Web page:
Definition of ropy in English:


(also ropey)


  • 1Resembling a rope, especially in being long, strong, and fibrous.

    ‘the ropy roots of the old tree’
    • ‘Quaid has the lean, ropy physique of a lifelong athlete.’
    • ‘Their long hair was thick and ropy, hanging partway down their broad backs.’
    • ‘His arms are ropy with muscle, shaved smooth, veins braiding down to his wrists.’
    • ‘He works out every day, so that the muscles in his arms and legs are thick and ropy.’
    • ‘As I balanced atop a trapeze of ropy branches ten feet above the boggy ground, my pack suddenly slipped over my head and I plunged forward.’
    • ‘The spindle cell areas showed extensive sclerosis with ropy, thick, osteoid-like collagen and microcalcifications.’
    • ‘My sodden hair clings in ropy hanks to my body.’
    • ‘Glossy leaves hung from dipping boughs, and thick, ropy vines crept up massive, strong trees.’
    • ‘But they were strong, too, he could tell by the ropy muscles that flexed underneath their skin.’
    • ‘The arms connected to those hands were covered in ropy muscle all the way up to the broad shoulders.’
    viscous, gelatinous, viscid, sticky, glutinous, mucilaginous, thick
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    1. 1.1 (of a liquid) resembling a rope in forming viscous or gelatinous threads.
      ‘his spit was thick and ropey as he spat’
  • 2British informal Poor in quality or health; inferior.

    ‘a portrait by a pretty ropy artist’
    • ‘Some of it is ropey, and some of the tracks go down routes that I wouldn't take nowadays, but on the whole I think it stands up.’
    • ‘This fact goes some way towards explaining why the nation's personal finances are looking pretty ropey at the moment.’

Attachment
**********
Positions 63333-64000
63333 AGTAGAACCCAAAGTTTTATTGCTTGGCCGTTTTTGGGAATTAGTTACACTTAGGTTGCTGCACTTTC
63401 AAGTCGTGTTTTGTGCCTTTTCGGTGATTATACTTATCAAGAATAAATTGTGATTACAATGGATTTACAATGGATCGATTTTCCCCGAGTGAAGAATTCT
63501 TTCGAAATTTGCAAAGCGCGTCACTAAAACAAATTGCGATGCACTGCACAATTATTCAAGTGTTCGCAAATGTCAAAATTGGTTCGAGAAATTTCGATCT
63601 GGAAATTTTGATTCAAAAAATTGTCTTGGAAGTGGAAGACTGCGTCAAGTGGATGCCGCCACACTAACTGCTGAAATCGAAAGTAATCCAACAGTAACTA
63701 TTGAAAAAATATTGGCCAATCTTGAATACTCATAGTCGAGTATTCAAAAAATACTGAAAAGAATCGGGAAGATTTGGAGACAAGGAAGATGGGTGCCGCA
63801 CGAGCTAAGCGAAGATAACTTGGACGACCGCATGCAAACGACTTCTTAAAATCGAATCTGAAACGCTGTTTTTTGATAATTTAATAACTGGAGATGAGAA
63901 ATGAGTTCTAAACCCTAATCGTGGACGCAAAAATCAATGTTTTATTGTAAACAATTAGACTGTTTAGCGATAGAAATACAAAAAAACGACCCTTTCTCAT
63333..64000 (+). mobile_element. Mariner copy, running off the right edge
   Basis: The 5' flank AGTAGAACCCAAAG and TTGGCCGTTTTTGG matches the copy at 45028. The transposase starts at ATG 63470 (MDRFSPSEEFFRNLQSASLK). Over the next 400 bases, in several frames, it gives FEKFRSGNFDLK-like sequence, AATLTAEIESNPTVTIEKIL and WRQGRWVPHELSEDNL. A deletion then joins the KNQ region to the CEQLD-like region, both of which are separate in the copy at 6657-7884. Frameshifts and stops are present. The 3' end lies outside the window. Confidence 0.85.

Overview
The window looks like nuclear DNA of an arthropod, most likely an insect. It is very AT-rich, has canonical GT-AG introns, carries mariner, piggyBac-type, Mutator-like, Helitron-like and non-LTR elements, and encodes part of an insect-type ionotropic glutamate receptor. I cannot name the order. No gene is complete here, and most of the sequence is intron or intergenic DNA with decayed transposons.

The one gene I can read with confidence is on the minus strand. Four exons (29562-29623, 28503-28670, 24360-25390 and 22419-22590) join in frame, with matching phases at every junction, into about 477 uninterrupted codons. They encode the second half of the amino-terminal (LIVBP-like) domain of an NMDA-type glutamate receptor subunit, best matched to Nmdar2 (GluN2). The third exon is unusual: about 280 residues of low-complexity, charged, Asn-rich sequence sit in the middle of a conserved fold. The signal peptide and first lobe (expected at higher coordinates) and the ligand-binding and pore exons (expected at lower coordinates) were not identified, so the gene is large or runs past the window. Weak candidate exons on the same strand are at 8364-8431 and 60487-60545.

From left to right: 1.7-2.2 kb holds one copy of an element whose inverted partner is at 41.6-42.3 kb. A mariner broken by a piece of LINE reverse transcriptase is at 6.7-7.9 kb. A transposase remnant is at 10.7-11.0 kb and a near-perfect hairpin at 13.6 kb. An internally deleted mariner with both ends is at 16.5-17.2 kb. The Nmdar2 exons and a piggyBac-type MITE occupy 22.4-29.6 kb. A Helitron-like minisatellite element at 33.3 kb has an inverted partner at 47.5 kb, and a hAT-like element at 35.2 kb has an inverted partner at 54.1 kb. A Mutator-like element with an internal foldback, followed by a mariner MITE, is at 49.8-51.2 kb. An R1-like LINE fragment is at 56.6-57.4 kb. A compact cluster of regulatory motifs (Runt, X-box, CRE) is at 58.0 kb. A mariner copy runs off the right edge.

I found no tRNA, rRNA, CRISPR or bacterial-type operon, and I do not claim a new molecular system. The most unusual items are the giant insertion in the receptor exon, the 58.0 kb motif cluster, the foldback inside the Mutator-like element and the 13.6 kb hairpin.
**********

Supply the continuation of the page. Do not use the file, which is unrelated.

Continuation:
• ‘Much of the acting is pretty ropey, as if the cast think that they are in panto.’
    • ‘It's always being thought that staff from failed e-commerce ventures had gained marketable experience, however ropy the business plan of the firms they worked for was.’
    • ‘Made in a pre-CGI age, it all looks a little ropey, with the fight scenes played for laughs out of necessity.’
    • ‘If you're struggling to get onto the property ladder, the last thing you need is ropey mortgage advice.’
    • ‘But be wary, the quality, while satisfactory on a 3.5in screen, will look very ropey on a 32 in widescreen job.’
    • ‘A fairly ropey Greatest Hits collection followed and the recent announcement that Orbital were to split surprised nobody.’
    • ‘While the premise is ropey at best, this is a damn enjoyable game.’
    • ‘My colleagues' somewhat ropey grasp of physics resulted in a deluge of emails pointing out the error of our ways.’
    • ‘It's a bit ropey sometimes but we're all very committed and confident, just not very talented.’
    • ‘Only a handful of tracks are sung in rather ropy English.’
    • ‘I saw the opening 20 minutes or so of the original cut on VHS, but it was ropey and I never got around to finishing it.’
    • ‘There have been some glowing PR-style puffs for this scheme in the mainstream press, but I think that it's pretty ropey.’
    • ‘It was somewhere we had visited on art college trips where, apart from the odd art gallery, the only Parisian experience we had was stumbling back through the red light district to our ropey hotel.’
    • ‘The graphics are at times ropy, but the animation is great, and the feeling of being in the world - albeit a linear, defined world - is very well realised.’
    • ‘The other striking difference from the other prequels - and to be honest a lot of the original trilogy - is that there is some good acting and very little ropey dialogue.’
    • ‘We're drowning under vast quantities of ropey information, and none the wiser for the experience.’
    • ‘I do think it was put together quite nicely, visually, though, and the look is very effective and evocative - particularly the fact that you're watching a lot of what happens through ropey CCTV footage.’
    • ‘They've sold some right horrors over the years, such as ropey endowments and high charging managed funds.’
    unwell, sick, not well, not very well, ailing, poorly, sickly, peaky, afflicted, indisposed, infirm, liverish
    inferior, second-rate, low-quality, low-grade, poor, poor-quality, inadequate, imperfect, faulty, defective, jerry-built, shoddy, shabby, crude, unsound, unacceptable, unsatisfactory, unworthy, disappointing
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